In a press conference held last week, Gov. Henry McMaster addressed the state’s education crisis with former State Superintendents of Education Mick Zais, left, and Barbara Nielson, right. Photos by Cora Stone
Three years after 10,000 teachers marched in front of the State House demanding better treatment, significant changes in educator compensation are finally happening in the South Carolina legislature.
Teachers will see a $4,000 starting salary increase after the House approved a budget that included a proposal that would bump the starting salary from $36,000 to $40,000, the largest statewide boost in teacher pay to date.
“We are at the beginning of some really remarkable and far-reaching improvements in our system,” Gov. Henry McMaster said at a press conference Monday.
According to McMaster, the three parts include “simplifying the formula, raising the pay schedule, and providing easy to understand, quick accountability and information on the dashboard.”
This will only affect school districts who currently do not offer a $40,000 starting salary, but the Senate, who is yet to approve the proposal, may add more funding for pay raises for all teachers. McMaster said that “the more money that we can put into education that goes into that classroom is a big step.”
S.C.’s average pay for teachers is currently ranked 40th in the country. With teacher vacancies at an all-time high, lawmakers are hoping that an increase in teacher pay will improve educator retention and recruitment.
Former Superintendent of Education Mick Zais said in the news conference that this “has the potential to transform public education in South Carolina, and move us from near the bottom to near the top of the rankings in the United States.”
According to Lisa Ellis, founder of SC for Ed and leadership teacher at Blythewood High School, salary is a main focus of teacher recruitment and retention.
“You sit there and see this legislation that is coming through, but that’s not an issue if you don’t have a teacher in the classroom,” Ellis said, “and that’s what we’re struggling with in S.C.”
School districts across the Midlands are also offering bonuses in an attempt to retain educators and staunch the flow of educators leaving the classroom. More than 9,000 S.C. teachers have left their positions since the beginning of the 2021-2022 school year.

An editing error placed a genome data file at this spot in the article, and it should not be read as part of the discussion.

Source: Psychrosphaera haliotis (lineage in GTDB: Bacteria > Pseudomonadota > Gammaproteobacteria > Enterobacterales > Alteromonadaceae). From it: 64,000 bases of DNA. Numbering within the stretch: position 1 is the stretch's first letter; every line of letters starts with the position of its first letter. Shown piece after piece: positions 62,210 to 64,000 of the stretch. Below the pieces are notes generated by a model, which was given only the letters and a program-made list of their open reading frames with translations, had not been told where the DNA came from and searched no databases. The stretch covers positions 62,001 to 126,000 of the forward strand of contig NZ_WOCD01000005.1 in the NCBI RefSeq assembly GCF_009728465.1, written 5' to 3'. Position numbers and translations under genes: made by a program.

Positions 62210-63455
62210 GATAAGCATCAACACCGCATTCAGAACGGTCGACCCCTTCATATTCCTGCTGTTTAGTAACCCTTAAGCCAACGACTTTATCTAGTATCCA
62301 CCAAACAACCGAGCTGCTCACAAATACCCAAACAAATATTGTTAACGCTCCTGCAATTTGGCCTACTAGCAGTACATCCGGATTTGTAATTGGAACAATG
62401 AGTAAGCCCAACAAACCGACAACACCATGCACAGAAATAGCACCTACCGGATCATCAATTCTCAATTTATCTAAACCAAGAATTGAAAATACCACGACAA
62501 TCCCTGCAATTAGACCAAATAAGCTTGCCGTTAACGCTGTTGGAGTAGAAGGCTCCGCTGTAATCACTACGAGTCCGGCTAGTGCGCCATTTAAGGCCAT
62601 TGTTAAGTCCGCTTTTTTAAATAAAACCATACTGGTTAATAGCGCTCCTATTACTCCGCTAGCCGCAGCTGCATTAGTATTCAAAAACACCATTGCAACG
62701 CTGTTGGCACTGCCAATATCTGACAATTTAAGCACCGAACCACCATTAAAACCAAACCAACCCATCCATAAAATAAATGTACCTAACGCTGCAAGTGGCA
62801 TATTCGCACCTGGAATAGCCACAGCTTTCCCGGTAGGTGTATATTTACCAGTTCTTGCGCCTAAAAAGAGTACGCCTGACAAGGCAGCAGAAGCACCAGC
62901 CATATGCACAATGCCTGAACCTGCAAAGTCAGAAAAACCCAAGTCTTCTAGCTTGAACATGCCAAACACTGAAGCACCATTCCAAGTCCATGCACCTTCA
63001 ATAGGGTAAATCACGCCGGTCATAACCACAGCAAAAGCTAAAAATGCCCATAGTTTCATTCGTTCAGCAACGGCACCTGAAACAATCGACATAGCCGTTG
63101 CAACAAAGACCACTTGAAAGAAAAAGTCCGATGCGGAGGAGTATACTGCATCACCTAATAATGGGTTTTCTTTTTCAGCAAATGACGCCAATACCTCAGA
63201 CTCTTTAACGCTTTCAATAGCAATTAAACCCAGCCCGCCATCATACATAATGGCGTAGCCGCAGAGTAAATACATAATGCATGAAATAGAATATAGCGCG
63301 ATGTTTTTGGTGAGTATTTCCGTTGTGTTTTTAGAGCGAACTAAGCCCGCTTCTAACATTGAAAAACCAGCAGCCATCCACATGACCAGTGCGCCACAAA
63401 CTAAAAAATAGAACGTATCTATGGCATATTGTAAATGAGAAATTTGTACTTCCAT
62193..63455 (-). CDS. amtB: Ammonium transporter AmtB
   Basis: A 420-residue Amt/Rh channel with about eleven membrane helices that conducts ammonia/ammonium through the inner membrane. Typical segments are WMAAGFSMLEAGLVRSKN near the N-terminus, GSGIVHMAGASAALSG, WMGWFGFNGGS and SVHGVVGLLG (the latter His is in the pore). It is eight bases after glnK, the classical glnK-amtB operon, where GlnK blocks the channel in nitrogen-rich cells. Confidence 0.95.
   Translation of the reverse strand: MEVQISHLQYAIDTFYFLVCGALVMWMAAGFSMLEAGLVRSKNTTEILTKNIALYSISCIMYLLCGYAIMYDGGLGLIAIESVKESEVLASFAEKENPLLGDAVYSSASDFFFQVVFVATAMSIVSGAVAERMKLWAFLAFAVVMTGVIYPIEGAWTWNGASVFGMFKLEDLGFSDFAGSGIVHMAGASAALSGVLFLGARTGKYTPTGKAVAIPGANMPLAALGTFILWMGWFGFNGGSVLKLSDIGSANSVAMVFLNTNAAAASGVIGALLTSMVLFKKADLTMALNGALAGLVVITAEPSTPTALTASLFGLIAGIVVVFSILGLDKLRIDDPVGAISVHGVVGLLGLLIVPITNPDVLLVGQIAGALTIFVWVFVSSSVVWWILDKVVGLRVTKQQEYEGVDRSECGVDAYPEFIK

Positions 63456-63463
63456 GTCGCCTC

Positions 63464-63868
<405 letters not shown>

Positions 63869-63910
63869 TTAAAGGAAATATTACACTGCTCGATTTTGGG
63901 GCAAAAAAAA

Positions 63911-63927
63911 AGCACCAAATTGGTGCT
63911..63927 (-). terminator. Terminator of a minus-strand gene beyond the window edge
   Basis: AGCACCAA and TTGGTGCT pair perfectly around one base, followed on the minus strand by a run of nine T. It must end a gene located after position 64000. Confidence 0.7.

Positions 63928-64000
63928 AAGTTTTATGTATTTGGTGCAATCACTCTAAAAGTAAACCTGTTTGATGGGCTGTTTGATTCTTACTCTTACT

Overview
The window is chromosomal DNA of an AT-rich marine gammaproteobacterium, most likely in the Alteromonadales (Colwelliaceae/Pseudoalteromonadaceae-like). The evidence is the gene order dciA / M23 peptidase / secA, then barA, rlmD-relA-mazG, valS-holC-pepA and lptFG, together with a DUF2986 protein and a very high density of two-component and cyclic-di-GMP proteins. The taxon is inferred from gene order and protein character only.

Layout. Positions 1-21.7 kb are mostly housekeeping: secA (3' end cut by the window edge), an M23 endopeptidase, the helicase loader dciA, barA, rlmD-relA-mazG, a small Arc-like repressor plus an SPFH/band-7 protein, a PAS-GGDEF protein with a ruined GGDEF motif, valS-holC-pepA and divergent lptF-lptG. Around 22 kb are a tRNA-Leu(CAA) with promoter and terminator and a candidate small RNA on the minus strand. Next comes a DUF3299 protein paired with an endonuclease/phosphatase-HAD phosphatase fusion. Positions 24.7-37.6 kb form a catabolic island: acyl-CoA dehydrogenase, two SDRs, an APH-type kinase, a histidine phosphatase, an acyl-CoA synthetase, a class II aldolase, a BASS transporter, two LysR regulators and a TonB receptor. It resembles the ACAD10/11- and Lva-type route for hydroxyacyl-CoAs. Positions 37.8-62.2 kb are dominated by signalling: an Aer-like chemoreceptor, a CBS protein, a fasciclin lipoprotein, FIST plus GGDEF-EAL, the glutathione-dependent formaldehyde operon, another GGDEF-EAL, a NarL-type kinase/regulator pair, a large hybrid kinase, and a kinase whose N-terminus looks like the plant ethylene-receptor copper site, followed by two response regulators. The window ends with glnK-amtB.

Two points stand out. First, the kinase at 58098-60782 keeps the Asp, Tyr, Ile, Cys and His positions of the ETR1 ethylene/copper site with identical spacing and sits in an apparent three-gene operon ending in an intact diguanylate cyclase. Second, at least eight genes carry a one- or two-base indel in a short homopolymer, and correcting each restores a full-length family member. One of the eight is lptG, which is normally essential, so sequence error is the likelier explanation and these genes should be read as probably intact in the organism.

Last week, Richland School District 1 approved fuel payments of $500 to full-time employees and $250 for part-time employees and in December, a $1,000 signing bonus.
Additionally, Lexington School District 2 is offering $2,500 signing bonuses and Lexington-Richland 5 granted $1,000 appreciation bonuses in November and $50 for every full week they work through the end of the school year.
Dottie Abrams, a science teacher at Hand Middle School in Richland 1, said the the bonuses were a tangible way to tell teachers they are appreciated, but there is still more that needs to be done to address the issue.
“When I feel supported, I am in a better place to support others,” Abrams said. “This is a start and we need to continue with it.
Abrams said that the fuel and retention bonuses will be felt greatly by helping with expenses and bring greater “peace of mind” to those who travel outside of the district to work while gas prices are at an all-time high.
“I’m fortunate that I live close to my school, but people have student loans and other things they have to pay for,” Abrams said.
Richard Lominack, a board member for Richland 1, said that talking to teachers to find out what kind of support they need is the most impactful thing that he can do.
“Things like the fuel bonus and the other bonus we gave teachers are great and they’re needed, but you know, when I talk to teachers, I hear a lot about a lot of other things, especially support, whether it’s reading interventionists or hall monitors, or mental health counselors and social workers,” he said.
According to Lominack, addressing the issue now is crucial.
“I’m worried that we’re going to start next year with a lot of vacancies. And that’s going to be really hard to to address,” Lominack said.